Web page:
The OPlay turns monitoring asthma into a musical experience
Inspired by the form and function of musical instruments, the OPlay is an innovative solution for asthma medication and monitoring the condition in children.
Health-induced anxiety in children is a very real issue so designing products that empower them to take ownership of their health are essential. That’s the idea behind OPlay, a device for young asthma sufferers inspired by musical instruments, which is a delight to look at but even more of a delight to use.
Created by designers at Jiangnan University in China, the OPlay concept translates the complex process of monitoring asthma symptoms and the administering of medicine into several simple steps. It was designed with the aim of making the tedious therapy a joyful recital and encouraging children to take ownership of the process.
Rather than reproduce another cold and rigid medical product, the designers opted for a rounded form inspired by the shape of wind musical instruments to make the device more psychologically accessible to children. When children use OPlay, the device senses actions and plays corresponding melodies to signify different feedback during each operation stage.
The device integrates two devices already used to treat and monitor asthma sufferers. These include a spacer, which is a device used to increase the ease of administering aerosolized medication from a metered-dose inhaler, and a peak flow measurer, which monitors how quickly a user can blow air out of their lungs.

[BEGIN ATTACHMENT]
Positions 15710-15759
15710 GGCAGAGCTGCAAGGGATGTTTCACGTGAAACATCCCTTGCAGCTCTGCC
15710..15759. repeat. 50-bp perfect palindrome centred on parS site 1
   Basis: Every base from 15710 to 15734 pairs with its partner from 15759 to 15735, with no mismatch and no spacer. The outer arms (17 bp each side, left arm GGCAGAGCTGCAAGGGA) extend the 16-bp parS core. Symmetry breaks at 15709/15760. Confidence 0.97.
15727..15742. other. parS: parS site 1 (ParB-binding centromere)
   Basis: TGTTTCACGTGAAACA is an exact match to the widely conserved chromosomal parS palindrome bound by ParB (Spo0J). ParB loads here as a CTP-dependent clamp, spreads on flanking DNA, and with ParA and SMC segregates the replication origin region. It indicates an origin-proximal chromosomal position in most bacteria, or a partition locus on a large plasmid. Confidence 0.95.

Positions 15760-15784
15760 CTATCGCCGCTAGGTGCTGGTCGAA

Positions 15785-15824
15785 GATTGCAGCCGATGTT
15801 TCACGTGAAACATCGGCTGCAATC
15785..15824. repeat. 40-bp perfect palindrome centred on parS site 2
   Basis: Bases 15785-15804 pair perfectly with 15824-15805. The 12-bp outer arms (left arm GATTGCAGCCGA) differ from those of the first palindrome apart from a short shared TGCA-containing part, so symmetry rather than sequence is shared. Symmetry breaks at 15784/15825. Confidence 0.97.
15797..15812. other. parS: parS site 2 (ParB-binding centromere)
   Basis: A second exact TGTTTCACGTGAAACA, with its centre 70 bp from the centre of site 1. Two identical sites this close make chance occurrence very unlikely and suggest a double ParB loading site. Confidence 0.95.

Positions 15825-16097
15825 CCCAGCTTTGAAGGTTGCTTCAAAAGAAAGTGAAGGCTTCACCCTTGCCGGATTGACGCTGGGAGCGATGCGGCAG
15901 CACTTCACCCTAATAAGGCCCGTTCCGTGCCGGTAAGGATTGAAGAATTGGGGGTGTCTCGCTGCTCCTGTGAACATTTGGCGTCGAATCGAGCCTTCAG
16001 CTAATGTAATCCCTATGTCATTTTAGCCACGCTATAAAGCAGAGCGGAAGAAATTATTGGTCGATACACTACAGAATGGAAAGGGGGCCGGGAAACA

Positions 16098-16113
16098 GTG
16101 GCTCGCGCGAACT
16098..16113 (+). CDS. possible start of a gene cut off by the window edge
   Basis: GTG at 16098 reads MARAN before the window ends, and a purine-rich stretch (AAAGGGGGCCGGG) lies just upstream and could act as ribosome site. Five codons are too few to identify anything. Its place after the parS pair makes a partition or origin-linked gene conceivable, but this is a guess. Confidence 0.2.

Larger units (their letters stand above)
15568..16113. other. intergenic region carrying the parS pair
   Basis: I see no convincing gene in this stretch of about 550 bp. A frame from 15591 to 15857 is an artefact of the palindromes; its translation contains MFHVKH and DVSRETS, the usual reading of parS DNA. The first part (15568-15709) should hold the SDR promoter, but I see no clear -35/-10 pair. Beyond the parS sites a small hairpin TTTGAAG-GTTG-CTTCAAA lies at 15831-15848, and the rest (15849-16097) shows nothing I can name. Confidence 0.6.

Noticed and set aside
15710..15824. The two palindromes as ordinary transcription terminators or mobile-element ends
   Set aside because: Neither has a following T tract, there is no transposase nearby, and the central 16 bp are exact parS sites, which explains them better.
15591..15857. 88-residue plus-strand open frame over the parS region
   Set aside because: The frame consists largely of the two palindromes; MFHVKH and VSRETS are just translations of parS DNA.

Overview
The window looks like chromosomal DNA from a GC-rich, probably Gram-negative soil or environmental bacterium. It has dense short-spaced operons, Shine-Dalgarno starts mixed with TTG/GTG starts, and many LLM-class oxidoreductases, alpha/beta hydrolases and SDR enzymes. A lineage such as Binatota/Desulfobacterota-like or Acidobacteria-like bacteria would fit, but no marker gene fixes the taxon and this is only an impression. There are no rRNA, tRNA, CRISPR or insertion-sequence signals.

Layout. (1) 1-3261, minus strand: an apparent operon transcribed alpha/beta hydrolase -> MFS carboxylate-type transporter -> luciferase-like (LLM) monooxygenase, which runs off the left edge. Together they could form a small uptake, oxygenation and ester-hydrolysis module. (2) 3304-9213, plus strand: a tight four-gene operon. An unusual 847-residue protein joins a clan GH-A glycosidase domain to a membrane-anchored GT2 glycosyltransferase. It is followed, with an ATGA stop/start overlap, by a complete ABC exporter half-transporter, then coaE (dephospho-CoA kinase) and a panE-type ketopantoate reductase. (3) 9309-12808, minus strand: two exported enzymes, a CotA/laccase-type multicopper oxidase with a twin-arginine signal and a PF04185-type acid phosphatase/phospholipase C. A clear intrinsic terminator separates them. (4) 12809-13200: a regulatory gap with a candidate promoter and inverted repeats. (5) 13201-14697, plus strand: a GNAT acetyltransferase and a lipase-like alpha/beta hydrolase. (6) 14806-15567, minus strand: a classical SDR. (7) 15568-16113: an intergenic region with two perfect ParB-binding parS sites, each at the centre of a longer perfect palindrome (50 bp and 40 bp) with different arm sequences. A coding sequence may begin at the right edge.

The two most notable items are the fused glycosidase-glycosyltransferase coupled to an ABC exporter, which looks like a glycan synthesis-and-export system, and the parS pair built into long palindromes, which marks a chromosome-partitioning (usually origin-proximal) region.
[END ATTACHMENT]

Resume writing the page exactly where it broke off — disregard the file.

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“We modeled the shaking of the medication as a sand hammer, the pressing of the medication as a triangle, and the inhaling and exhaling as a harmonica,” designers explain. “The rounded tube is easier for children to grasp and use, compared to the traditional inhaler’s L shape.”
The body is made of Silicone Polycarbonate (PC) silicone, which is safe and skin-friendly for children and the pill reservoir is coated with Anti-Static Acrylonitrile Butadiene Styrene to improve suction efficiency. Meanwhile, the illuminating feature on the device emits a calming array of blue and white lights.
“By transforming the [process of monitoring asthma] into something fun and musical, we not only aim to help them build acceptance and confidence in themselves but also to help them develop good medication and measuring habits,” says designers.
The designers have also conceptualised an accompanying app that would make monitoring the condition an easy process allowing users to track measuring records. Inside the app, users can make changes to the music and unlock new melodies by maintaining good medication and monitoring habits.
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